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One of my local art groups, Pandoras, met yesterday.  Our host, Susan Brubaker-Knapp, generously did the shopping and gathering of supplies for us to make charms. We used the instructions from the Jan/Feb ’09 issue of Cloth, Paper, Scissors magazine to make charms from shrink film (similar to ShrinkyDink), polymer clay, and wooden pieces.  We played with StazOn and  Fabrico inks, stamps,  Lumiere paints, colored pencils, Sharpies, and PearlEx Powders. Most of these items were entirely new to me. I asked questions all day long!  Here’s a Big Thank You to my very patient friends who tirelessly answered them all!

I never got to play with Shrinky Dinks as a kid so I was amazed by the reaction it has when placed in a hot toaster oven!  I started with a piece of shrink film that was 2 1/2 inch square and after melting it is about an inch square!

The polymer clay was a lot of fun, too.  We rolled, pressed, ran clay through a  pasta machine, and came up with some beautiful combinations of colors and swirls. We used stamps and rubbing plates to give texture to some, rubbed with PearlEx powder to give a nice shimmer to some.  Then the clay is baked in the toaster oven for 15 minutes (follow the directions on the clay you buy). 


This face was made by pressing the clay into a pre-made mold.


These were polymer clay, navy and pink, rolled and swirled together. Then rolled over a texture plate, and then dusted with PearlEx powder. Then baked.  Cool, huh?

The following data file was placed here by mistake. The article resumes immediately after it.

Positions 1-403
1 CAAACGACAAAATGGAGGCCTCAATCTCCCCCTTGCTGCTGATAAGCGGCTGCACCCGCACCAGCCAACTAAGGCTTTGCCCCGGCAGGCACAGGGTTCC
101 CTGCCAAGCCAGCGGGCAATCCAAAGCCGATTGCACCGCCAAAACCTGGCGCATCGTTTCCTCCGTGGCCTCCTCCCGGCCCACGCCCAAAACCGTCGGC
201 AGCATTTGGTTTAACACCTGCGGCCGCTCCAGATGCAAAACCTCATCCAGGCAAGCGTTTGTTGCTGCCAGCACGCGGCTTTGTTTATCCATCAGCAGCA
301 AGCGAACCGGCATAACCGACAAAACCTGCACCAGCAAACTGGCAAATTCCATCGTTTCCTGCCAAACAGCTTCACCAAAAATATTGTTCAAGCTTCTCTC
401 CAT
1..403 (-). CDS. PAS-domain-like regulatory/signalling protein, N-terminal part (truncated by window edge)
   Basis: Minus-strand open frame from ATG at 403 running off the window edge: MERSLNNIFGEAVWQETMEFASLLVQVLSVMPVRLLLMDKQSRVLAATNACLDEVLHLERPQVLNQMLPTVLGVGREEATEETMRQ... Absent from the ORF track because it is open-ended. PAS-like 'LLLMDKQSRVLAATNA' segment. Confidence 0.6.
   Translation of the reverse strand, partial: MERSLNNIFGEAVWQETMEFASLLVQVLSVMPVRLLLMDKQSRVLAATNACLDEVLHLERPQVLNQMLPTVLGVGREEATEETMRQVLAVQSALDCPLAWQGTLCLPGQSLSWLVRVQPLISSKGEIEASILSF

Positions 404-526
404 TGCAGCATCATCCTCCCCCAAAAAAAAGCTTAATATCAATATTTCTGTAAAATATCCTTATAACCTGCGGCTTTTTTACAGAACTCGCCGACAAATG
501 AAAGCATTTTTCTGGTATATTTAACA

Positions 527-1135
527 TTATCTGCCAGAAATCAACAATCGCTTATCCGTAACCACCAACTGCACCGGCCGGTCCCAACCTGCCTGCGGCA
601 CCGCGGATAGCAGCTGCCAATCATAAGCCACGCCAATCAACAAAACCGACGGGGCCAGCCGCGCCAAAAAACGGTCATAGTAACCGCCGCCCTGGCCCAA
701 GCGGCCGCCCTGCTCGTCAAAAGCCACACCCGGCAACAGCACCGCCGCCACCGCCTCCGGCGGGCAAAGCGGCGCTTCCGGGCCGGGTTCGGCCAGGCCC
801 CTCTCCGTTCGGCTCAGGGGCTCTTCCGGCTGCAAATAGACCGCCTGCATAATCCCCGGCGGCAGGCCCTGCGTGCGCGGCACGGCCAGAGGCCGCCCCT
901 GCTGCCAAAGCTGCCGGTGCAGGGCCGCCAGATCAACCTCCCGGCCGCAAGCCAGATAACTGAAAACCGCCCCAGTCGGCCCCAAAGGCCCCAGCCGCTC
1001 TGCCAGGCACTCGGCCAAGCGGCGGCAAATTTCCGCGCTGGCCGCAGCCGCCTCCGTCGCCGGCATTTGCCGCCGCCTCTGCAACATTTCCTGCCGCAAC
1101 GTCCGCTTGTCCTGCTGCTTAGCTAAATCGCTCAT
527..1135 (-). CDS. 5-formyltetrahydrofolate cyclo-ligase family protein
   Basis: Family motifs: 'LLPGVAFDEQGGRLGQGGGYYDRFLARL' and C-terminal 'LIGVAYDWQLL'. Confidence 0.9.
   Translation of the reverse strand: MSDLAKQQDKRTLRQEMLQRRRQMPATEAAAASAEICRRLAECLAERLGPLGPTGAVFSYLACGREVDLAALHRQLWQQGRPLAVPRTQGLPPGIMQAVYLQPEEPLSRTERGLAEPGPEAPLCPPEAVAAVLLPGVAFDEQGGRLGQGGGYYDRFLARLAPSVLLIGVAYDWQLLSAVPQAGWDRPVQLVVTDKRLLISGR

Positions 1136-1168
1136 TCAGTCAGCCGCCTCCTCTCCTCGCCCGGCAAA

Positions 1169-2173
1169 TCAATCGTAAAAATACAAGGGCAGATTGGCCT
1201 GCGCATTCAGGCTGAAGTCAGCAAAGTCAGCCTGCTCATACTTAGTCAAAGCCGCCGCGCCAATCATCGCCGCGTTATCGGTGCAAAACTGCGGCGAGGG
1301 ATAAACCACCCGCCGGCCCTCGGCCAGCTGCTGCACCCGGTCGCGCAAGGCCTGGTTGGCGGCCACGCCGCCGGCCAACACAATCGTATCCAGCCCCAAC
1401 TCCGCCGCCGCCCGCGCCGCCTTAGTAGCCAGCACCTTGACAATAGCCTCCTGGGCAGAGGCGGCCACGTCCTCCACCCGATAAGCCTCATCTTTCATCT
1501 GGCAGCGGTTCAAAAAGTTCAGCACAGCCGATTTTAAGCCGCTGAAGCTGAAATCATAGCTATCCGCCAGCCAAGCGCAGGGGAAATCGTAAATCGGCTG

I used the same process on this one, but before baking it, I scrunched it a bit to make a pendant.

The wooden discs were fun, but not as much fun to me as the clay or the shrink film. We painted, drew, and stamped them and let them dry. Then we could add bits of fabric using gel medium. I wasn’t happy with the way the fabric pieces were looking on the wooden discs so I painted over the fabric with a light coating of pearl Lumiere to give it a shimmer. I’m thinking I may add a few beads to them.


A safety tip:  items used in the making of art (toaster oven, knives, measuring cups, pasta machine, etc) really should be purchased for this purpose only.  These items should not be used for food preparation once they’ve been used for art.  Also, melting and baking should be done outside where any fumes that might be generated can be wafted away.  I always use a respirator if I have any concern about what I am melting (plastics can be very toxic!!!! and some actually should not be melted ever!)

I spent a fun day with friends making some really fun stuff!  What a lucky lady I am!!!  Thanks again, Susan!


About delanequilts

Full time wife, mother, grandmother; friend to many; crazy aunt to a few. Avid lover of reading; 'making something from nothing'; karate! (Tang Soo!); nature and gardening though trying to cut back on time spent pulling weeds! Lover of essential oils!

4 responses »

  1. It was fun, wasn’t it! How lucky we are that we have time to play!

  2. they are all so beautiful and creative. i’m so sorry i missed all the fun and talent.

  3. Everything you have shown is gorgeous! I especially like the mask. You and your friends are so talented.

  4. Wow, very cool! Sounds like you guys had a lot of fun! Bring some on Tuesday to share!


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